KAMPALA, Uganda – The Connect to Implement Development project’s (C2iDev) 10-week training session for Uganda’s 27 entrepreneurs began 13 April 2015. It promised to capitalize ideas and spread optimism.
Business expansion training came from the Business Development Center Uganda (BDC), which partnered with C2iDev. The session was located in Kampala, where 10 entrepreneurs were later given a chance to pitch their business and win capital.
C2iDev won recognition by the World Bank Group’s 2015 Youth Innovation Fund to provide development opportunities for entrepreneurs. Africa’s youth outnumbers all other continents and is expected to grow from 200 million to 330 million by 2034.
This accounts for the ages between 15 and 24. As the population rate increases, so does the unemployment rate.
Uganda carries the highest rate of unemployed youth. This is about 53 percent, whereas the average for Sub-Saharan African youth is 43.2 percent. Right now, 64 percent of those without jobs are aged 24 and under.
The cycle of poverty begins when entrepreneurs cannot expand their businesses. There needs to be a creation of 600 million more jobs in the next 10 years to sustain a quality workforce. Currently, GDP per capita is less than $10 per day in 75 countries. Only over 1 percent of entrepreneurs rise from poverty.
About 85 percent of the Global GDP is made outside the U.S where entrepreneurs create 90 percent of new jobs.
Zac Acs, the Director of the Center for Entrepreneurship and Public Policy at George Mason University, says that “entrepreneurship is something that creates wealth and is scalable” but developing countries do not have enough entrepreneurship. They have small farms and self-employment methods.
One reason why Acs may be right is because of culture. With little support from hard working families, how can innovative ideas be scavenged and appropriately funded?
The young innovators involved with C2iDev come from various large funders. This includes the World Bank Group, International Monetary Fund, Inter-American Development Bank and the African Development Bank.
The purpose of C2iDev is to invest in innovative ideas focusing on equal income and equal gender immersion in developing populations. It uses entrepreneurs as a solution to the unemployment problem and, thus, the poverty crisis.
This is the ultimate goal for C2iDev. With a chance at a sustainable income and beneficial results in communities, some entrepreneurs launch the same long-term agenda.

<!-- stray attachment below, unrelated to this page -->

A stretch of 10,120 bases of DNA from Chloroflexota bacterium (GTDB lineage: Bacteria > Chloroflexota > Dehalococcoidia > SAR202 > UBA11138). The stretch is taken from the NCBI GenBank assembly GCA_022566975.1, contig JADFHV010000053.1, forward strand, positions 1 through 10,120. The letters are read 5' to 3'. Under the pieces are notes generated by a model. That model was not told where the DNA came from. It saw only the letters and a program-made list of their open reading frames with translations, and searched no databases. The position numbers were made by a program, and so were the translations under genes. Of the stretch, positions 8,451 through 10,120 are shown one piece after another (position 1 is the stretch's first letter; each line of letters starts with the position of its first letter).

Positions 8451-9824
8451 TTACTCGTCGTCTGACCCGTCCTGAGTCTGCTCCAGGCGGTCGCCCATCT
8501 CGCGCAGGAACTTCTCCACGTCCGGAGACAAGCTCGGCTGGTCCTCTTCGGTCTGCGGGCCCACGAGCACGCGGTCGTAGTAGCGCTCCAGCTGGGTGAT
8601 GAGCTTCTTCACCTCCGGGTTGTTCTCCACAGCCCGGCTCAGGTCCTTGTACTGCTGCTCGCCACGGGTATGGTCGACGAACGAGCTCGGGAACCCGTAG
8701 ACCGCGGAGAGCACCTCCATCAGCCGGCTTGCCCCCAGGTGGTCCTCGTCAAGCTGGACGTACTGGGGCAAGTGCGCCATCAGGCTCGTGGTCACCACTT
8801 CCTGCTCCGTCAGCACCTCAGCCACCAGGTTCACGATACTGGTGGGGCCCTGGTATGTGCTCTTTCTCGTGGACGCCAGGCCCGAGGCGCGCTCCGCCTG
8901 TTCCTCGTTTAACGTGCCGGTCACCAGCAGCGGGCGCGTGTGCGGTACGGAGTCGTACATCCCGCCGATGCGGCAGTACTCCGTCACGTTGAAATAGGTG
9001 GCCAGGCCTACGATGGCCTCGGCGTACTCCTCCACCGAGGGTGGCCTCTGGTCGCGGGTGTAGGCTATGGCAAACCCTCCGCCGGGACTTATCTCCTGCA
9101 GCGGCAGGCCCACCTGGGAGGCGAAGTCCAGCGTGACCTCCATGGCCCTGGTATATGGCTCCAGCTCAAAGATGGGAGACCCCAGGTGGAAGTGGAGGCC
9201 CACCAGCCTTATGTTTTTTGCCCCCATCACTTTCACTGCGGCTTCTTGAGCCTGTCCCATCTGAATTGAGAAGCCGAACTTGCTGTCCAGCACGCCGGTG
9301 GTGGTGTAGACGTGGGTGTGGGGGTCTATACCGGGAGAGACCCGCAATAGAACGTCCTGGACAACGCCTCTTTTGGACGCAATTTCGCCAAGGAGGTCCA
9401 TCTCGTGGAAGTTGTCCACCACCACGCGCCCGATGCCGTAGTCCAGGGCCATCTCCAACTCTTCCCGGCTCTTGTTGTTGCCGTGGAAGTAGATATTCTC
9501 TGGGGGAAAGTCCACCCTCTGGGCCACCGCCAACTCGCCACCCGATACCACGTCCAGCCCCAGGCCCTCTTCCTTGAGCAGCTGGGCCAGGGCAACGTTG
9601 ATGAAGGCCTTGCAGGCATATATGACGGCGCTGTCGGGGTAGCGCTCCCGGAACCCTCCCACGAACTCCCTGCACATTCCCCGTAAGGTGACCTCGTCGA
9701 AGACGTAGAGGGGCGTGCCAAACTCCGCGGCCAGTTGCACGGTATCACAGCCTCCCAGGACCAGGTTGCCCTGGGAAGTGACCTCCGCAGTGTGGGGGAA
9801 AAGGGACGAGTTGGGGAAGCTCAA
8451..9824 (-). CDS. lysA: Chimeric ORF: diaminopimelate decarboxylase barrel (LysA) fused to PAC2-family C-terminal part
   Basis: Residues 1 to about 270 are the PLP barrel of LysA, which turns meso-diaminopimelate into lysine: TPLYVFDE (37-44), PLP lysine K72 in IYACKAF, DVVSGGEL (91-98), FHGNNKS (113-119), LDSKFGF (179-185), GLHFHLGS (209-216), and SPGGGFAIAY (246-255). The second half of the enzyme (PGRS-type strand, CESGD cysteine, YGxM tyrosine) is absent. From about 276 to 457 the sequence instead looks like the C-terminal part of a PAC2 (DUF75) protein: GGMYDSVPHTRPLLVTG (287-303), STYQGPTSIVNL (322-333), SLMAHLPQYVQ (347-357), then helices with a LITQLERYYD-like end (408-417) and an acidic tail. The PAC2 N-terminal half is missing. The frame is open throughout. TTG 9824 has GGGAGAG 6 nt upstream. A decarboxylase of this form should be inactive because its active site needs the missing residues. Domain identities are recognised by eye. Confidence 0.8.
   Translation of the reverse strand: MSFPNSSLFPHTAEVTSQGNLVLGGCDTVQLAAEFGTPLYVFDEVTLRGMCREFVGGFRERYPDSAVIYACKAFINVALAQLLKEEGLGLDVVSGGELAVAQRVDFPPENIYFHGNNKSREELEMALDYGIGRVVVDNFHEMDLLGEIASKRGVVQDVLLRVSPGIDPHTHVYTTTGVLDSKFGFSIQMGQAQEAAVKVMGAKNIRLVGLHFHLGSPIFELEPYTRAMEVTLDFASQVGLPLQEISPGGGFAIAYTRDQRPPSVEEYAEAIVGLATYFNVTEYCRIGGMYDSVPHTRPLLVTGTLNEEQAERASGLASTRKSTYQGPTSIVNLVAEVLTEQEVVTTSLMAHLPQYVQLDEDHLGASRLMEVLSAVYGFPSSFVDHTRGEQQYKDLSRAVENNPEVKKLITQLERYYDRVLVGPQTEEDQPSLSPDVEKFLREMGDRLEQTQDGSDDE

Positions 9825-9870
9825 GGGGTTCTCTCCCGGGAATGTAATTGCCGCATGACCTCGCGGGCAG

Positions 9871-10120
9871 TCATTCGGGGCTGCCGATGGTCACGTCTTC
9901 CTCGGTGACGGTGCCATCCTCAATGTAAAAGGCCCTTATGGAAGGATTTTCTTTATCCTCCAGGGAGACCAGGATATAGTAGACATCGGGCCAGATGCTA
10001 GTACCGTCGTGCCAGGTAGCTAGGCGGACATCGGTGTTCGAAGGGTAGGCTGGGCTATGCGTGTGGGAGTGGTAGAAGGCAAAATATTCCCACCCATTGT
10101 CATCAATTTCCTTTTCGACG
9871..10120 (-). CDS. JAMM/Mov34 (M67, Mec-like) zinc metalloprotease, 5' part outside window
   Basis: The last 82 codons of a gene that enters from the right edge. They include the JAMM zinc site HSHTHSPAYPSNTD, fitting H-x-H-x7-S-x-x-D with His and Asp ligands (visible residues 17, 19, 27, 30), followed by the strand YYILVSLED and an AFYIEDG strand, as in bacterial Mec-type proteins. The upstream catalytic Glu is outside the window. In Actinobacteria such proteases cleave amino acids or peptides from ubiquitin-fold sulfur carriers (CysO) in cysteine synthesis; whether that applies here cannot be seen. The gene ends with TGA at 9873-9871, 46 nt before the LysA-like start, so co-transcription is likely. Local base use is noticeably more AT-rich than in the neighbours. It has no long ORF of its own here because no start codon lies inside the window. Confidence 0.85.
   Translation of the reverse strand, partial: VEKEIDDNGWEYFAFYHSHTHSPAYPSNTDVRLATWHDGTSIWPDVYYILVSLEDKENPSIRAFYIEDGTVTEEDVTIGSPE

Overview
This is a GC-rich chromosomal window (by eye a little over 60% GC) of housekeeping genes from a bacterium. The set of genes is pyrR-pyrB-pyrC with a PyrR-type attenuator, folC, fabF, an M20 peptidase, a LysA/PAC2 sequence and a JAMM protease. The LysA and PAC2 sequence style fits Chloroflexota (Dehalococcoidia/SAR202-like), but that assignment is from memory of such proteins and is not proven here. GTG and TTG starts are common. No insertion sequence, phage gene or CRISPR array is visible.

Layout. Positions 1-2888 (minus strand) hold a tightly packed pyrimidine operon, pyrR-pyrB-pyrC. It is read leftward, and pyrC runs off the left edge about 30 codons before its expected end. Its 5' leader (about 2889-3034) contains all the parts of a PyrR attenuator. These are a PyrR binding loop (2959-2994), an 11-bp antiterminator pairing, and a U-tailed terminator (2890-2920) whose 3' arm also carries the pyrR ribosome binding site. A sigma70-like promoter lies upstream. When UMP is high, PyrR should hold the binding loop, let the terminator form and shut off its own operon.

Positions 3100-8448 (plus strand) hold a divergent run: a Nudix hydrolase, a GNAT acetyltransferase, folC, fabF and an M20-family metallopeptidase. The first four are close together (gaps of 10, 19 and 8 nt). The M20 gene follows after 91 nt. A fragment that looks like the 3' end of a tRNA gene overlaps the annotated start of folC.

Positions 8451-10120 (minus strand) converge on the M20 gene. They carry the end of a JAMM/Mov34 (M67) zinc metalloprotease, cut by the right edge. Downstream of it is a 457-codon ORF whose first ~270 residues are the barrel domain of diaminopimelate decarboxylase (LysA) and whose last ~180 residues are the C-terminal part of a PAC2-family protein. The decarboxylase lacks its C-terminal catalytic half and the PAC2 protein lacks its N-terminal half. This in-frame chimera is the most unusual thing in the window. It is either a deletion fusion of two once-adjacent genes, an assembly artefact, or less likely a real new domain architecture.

Take Alain Nteff as an example. At the age of 20, he addressed the mortality rate of newborns and pregnant women. He made an app to help women and healthcare workers predict birthdates. His success has seen 500 downloads that have positively affected 1,200 women in Cameroon.
There was a 20 percent increase in attendance during birth in 15 rural locations. Nteff’s plan is to reach 50,000 women by the end of 2015. Hopefully, 5 million can be assisted throughout Africa by 2017.
This entrepreneur earned recognition by Forbes Africa. His future goals are fathomable as someone who has achieved the first challenge: Aim, commit, and succeed. It’s not as easy as it sounds.
To make an idea real and effective, the planner must be skeptical, consistent, and daring. When approaching a long-term goal, failures are not failures. New directives are revealed instead.
Keeping goals general, yet challenging kindles original innovative results. When trying to achieve a goal, ethics, self-regulation, creative insight, sheer practice, and, above all, support will bring in success. Opportunity came to 27 entrepreneurs who needed support. They were ready to do some convincing.
These entrepreneurs underwent instruction involving business concepts, marketing analysis, financial planning, and business plan development. Once they pitched their business plans to professionals, bankers, and consultants, the 10 top winners were selected.
The first place business idea belongs to a company called Buqisi-Ruux that is also known as “Queen of the Village”. It is an African print shoe business that focuses on designs for high heels made from African fabrics. The business received $1,000 in funding.
Second and third place were given to a peanut butter manufacturing company and a bag firm. Their goals were to provide local products. They won $700 to $800 each. The other seven were each provided $500, which includes a 3D animation marketing service and shop for IT solutions.
The three final projects were obliged to mentor rural communities in order to stem growth and establish better marketing practices. C2iDev hopes to encourage new startups with this requirement.
– Katie Groe